Progress replaces history on Blundell Street

The site of Britain’s oldest surviving section of street tramway along Blundell Street and Princess Street in Blackpool has undergone further changes recently, following the removal of further overhead wires along this historic section of tramway. This is part of the ongoing regeneration of Foxhall Square, which has already seen the former Blundell Street depot site cleared to make way for new housing.

Earlier this year the changes commenced when the first wires connecting the track along Princess Street to the promenade line were taken down, whilst the rails along the promenade road itself also disappeared when the road resurfacing work was carried out. However, the latest development has been even more drastic, with the remaining overhead wires along virtually the entire section now removed. Princess Street is now completely devoid of any overhead wires for the first time in well over a century, whilst on Blundell Street, only a short length alongside the Fitting Shop remains in situ. This means that, if any trams are to be moved in or out of the Fitting Shop using the northern entrance doors, they will have to be shunted using either a unimog or Engineering car 754, in the absence of any means of power for an electric tram. Ironically, this returns the area to an appearance somewhat resembling 1885 when the line first appeared to serve Blackpool’s first tram depot, and conduit cars ruled the system.

In a remarkable twist of fate, the wires were actually removed on 29th September 2013 – exactly 123 years to the day after the tramway opened! It remains to be seen whether further work in the vicinity will see further track or overhead line disappear for good, but whilst appreciating the town’s motto ‘Progress’, it is to be hoped that at least a short section of rail can be retained for historic reasons. Although the rails themselves are not original, they follow the same configuration as the original route between Blundell Street depot and the sea front, and it would be a great shame if this link to the town’s past was to be completely discarded in favour of a new housing development.

A last look at the Blundell Street line a few weeks before the removal of its overhead wires, also showing the site previously occupied by the Blundell Street tram depot, and later used as a car park. (Photo by Andrew Waddington)



This entry was posted in Blackpool Tramway. Bookmark the permalink.

1 Response to Progress replaces history on Blundell Street

  1. John Woodman says:

    I have been with the contractors for Foxhall Village scheme and seen the redesign planning for this entire area of Blackpool. The present street layout will be completely reconfigured, with more extensive demolition work to continue on Blundell Street and Princess Street in the vnear future. Regrettably there is minimal chance of this historic piece of Blackpool’s tramway infrastructure remaining in situ thereafter.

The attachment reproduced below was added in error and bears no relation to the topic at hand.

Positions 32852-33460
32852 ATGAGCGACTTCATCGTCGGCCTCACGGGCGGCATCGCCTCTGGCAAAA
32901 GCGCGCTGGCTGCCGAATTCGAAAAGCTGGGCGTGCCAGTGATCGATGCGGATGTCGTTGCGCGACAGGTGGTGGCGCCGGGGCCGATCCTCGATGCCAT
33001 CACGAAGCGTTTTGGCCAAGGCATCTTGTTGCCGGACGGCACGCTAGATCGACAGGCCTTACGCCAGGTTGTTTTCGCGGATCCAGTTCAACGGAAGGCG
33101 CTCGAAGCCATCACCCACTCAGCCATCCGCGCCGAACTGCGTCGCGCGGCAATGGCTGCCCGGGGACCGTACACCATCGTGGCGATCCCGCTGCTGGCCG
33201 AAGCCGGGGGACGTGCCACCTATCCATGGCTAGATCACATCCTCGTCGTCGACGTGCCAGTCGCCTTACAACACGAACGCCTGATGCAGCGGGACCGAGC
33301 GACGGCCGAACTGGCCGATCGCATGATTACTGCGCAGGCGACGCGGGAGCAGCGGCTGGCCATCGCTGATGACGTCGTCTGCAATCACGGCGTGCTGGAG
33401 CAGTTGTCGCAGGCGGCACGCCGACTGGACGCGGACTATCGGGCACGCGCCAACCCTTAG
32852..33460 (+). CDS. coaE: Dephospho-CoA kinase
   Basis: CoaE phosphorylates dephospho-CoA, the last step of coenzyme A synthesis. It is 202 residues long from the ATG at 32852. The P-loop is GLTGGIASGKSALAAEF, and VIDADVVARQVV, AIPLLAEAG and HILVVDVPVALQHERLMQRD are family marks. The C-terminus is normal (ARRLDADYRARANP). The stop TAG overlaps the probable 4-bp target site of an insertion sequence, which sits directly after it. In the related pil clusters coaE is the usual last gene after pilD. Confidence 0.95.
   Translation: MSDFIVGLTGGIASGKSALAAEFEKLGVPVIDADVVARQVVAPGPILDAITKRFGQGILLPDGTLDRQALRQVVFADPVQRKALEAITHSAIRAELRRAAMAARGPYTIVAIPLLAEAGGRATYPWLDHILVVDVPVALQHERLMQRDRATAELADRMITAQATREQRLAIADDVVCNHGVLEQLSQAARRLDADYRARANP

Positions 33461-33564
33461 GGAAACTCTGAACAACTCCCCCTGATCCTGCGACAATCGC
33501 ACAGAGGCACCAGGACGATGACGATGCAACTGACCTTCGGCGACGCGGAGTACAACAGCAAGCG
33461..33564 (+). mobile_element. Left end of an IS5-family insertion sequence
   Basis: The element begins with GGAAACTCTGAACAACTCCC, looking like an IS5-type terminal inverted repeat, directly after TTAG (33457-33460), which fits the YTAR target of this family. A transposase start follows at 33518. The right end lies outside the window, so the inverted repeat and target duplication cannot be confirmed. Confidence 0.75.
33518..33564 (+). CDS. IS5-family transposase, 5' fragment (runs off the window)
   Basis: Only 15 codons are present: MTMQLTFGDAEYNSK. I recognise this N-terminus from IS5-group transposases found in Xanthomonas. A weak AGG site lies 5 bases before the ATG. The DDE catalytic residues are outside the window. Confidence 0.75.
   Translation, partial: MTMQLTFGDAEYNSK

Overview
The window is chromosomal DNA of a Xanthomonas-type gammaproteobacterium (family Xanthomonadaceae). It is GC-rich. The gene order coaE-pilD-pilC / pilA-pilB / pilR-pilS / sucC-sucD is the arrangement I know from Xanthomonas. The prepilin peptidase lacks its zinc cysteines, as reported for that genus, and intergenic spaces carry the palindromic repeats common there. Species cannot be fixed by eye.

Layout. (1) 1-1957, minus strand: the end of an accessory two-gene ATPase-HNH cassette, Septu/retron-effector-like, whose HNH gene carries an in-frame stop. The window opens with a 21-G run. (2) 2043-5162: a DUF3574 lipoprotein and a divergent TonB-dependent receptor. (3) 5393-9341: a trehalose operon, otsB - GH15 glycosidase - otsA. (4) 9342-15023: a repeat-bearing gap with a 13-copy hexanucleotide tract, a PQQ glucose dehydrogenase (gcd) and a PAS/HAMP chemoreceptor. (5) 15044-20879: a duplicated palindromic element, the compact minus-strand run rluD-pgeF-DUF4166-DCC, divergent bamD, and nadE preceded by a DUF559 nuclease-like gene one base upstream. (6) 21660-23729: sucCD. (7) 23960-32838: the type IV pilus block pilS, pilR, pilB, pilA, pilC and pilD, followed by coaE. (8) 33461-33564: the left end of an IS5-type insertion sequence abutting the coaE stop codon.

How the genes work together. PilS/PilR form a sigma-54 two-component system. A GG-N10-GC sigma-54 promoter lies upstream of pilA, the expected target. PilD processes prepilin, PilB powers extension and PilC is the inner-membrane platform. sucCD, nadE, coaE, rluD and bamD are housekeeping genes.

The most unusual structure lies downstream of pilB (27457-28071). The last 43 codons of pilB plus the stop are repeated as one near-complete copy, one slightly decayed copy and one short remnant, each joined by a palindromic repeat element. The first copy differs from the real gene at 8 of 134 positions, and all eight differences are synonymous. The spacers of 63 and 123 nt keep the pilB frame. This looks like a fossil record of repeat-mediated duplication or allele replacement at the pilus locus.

All of this is very unfortunate but there was never any recognition given at Council level, to the former role of Blundell Street car park site and its adjoining track access from the Promenade. Many of us had at various times held out hope that the Blundell Street depot site could be resurrected to host a permanent tram museum and exhibition space. The very recent demolition of the depot with unearthing of tram track (and much else) dispelled these sentiments forever.

    Ironically of course, as one section of tramway disappears, another section is resurrected; with reconstruction of the tramway from the Promenade outside North Pier, up Talbot Road to serve North Station. This repeats the previous tramway along this road which was doubled and relaid in the mid 1920s, to finally disappear in the late 1940s. It
    provided a link for the former North Station line which ran along Dickson Road from the Gynn, closed in 1963, as well as the original route further along Talbot Road to Layton Cemetery which closed in 1936.

    Further redevelopment and redesign of the new Talbot Gateway project now nearing completion will be required to integrate the Blackpool North light rail terminus (possibly labelled ‘Talbot Gateway’). This should involve disappearance of the ugly car park and Wilkinsons structure which now blights this impressive part of the town centre. That site will provide opportunity for further investment, with creation of a ‘quality’ transport interchange facing arriving rail passengers at Blackpool North. One hopes this will incorporate vastly more superior tram station shelter and facilities – than the mediocre products cheaply installed and without electronic signage thus far permeating the current route.

    A big question arises over the capacity of the existing Bombardier fleet to handle the planned extension due for completion in 2016. Given the very high loadings on the light rail vehicles during 2013, with further increases likely during the holiday season – a probable need for additional trams must form part of Council planning. We all regret the omission of the remodelled Balloon cars from service – but the fact is that their lack of luggage and storage area for the myriad add on wheeled vehicles and accessories now common to the passenger loadings preclude their use except in especial circumstances. The preference of many passengers to avoid climbing the steep stairways is a further factor mitigating against double deck trams (at least of a traditional design). One important role they do fulfill is providing ideal viewing platforms for families and younger generations – to see the ‘Lights’.

    Blackpool continues to offer unique and fascinating developments for transport enthusiasts (and professionals) – with its rare combination of modern light rail sharing tracks with traditional tram operation. Long may this continue with much more to come.

Comments are closed.